Financial matters  |  31 Jan 2023

Councillors have been briefed today on Christchurch City Council’s efforts to keep 2023’s rates increase as low as possible – with the latest projected figure coming in at an average 5.58% across existing ratepayers.

Work began last year on the Council’s budget for the coming 12 months, the Draft Annual Plan 2023/24. At that stage, the initial projected rates increase was 14.6%.

“My staff have done an incredible job of getting the projected rates increase down to well under the 7% or so of inflation we’re seeing worldwide, in a very tricky economic environment we’re all very familiar with – inflation, high interest rates, and labour and supply issues,” says Chief Executive Dawn Baxendale.

“What makes it all the more impressive is that we’ve been able to do it all while keeping up the services Christchurch has come to expect, and continuing to invest in the city’s future.”

Watch the briefing or see the presentation.

This reduction has been made through a combination of proposed changes to the budget, including:

  • Confirming what can realistically be delivered in the Council’s capital programme in light of the current economic challenges, and lowering the planned core programme spend from $597 million to $439 million.
  • Minor fee increases for some groups using the Council’s community facilities.
  • Providing for higher-than-expected growth in the Christchurch rating base following significant new subdivisions and development over the last year.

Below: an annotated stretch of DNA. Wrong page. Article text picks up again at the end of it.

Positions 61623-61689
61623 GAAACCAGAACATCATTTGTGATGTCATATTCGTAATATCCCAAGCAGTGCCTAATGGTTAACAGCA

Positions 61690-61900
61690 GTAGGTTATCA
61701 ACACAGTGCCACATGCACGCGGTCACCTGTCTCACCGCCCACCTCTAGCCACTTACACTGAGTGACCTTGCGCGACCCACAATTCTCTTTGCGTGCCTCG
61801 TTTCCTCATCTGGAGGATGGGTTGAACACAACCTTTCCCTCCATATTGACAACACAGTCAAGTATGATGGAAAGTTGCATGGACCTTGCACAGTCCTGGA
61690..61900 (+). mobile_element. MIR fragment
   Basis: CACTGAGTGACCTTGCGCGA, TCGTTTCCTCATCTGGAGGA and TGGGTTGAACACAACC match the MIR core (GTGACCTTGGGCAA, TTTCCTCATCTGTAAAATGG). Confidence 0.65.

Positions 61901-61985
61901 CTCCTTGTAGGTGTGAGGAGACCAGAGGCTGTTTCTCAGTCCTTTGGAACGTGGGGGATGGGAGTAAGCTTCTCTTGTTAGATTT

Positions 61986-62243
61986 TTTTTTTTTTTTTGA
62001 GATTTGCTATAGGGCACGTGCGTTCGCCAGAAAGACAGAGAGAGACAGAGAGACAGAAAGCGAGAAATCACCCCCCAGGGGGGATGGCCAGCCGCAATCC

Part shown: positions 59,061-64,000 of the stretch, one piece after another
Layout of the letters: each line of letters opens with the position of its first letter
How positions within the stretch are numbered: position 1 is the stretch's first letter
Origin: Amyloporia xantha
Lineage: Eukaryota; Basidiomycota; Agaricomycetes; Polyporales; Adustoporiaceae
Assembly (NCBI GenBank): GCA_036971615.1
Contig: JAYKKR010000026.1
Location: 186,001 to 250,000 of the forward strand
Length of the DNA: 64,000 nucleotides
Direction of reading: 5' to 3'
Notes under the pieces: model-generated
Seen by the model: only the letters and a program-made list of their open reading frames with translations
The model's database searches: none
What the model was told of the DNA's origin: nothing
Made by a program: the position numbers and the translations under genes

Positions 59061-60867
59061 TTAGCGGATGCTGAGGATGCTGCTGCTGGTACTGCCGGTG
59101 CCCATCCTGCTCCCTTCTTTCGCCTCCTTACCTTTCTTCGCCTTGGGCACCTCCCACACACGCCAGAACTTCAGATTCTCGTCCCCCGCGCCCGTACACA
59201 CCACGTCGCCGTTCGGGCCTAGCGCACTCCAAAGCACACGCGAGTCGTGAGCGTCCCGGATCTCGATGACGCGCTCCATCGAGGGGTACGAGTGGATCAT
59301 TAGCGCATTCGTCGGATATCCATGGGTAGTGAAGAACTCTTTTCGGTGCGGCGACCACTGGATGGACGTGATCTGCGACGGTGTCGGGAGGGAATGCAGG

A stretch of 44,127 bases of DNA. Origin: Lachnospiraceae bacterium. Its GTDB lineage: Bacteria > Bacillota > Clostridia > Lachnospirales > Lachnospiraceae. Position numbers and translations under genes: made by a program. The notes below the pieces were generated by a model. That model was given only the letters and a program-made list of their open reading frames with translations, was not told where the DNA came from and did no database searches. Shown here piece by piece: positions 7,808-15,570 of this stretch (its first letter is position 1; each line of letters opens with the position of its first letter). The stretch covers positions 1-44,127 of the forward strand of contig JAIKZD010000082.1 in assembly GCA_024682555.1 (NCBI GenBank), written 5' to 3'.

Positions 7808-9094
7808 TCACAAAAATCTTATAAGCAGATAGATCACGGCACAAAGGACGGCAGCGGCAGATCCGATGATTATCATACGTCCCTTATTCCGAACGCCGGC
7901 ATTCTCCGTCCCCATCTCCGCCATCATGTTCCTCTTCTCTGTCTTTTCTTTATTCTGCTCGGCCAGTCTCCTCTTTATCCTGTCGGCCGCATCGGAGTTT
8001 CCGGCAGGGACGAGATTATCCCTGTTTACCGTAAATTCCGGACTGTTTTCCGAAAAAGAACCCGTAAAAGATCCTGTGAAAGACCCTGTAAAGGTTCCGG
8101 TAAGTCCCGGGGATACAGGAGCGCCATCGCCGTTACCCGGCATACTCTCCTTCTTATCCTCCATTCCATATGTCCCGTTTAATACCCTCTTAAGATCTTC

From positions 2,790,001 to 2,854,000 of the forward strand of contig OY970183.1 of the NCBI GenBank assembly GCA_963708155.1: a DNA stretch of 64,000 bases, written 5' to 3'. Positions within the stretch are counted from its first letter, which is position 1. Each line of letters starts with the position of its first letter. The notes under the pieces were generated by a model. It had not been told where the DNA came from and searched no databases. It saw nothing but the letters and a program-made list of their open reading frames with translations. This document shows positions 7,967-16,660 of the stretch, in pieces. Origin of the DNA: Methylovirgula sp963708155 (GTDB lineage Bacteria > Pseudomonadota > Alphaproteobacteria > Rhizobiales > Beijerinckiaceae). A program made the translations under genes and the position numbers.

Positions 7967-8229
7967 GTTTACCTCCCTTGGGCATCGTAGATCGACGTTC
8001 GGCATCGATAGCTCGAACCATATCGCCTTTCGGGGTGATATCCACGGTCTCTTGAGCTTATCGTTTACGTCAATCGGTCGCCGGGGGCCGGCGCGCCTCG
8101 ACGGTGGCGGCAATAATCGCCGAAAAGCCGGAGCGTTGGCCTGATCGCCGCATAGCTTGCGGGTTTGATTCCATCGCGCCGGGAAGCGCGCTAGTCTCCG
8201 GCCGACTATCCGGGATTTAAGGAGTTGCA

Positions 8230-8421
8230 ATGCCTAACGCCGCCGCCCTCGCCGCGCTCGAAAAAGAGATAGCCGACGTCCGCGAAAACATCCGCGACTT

• Some one-off actions including leaving some staff vacancies unfilled for 2023/24, using some of the Capital Endowment Fund for grants that would normally be funded by rates, and updating the Council’s tax subvention receipts.

“Some of our cost-saving measures are one-off things that we won't necessarily be able to do in future years, but Christchurch residents are feeling the cost of living pressure right now, and we need to do all we can to reduce the impact that rates bills have on households,” Mrs Baxendale says.

“We need to keep an eye to the future. For example, the openings of Parakiore Recreation and Sport Centre and Matatiki: Hornby Centre have been delayed, so we don’t need to charge rates to cover those operating costs for now – but that will impact our rating when we start into the Long Term Plan 2024–34 next year. It’s something to keep in mind as this Draft Annual Plan goes out for consultation in March.”

Some of the big changes to the Council’s Long Term Plan 2021–31 that are likely to be consulted on as part of the Draft Annual Plan 2023/24 are:

  • Investing in a coordinated effort to attract major events to Christchurch, which if included in the Annual Plan will account for 0.32% of the rates increase. With new opportunities presented by the completion of Te Pae, Te Kaha, Parakiore etc., this will enable Christchurch’s agencies to plan together for maximum benefit.
  • Creating a roving pothole repair team, which will account for 0.16% of the rates increase.
  • A proposed increase to the differential on business property rates to help mitigate the impact of the latest revaluation and keep the proportion of rates paid by business properties the same. See more on that here.

Councillors and staff will continue to refine the Draft Annual Plan 2023/24 for the next month, before it’s adopted by the Council on 28 February. It will go out for public feedback from 10 March – 10 April.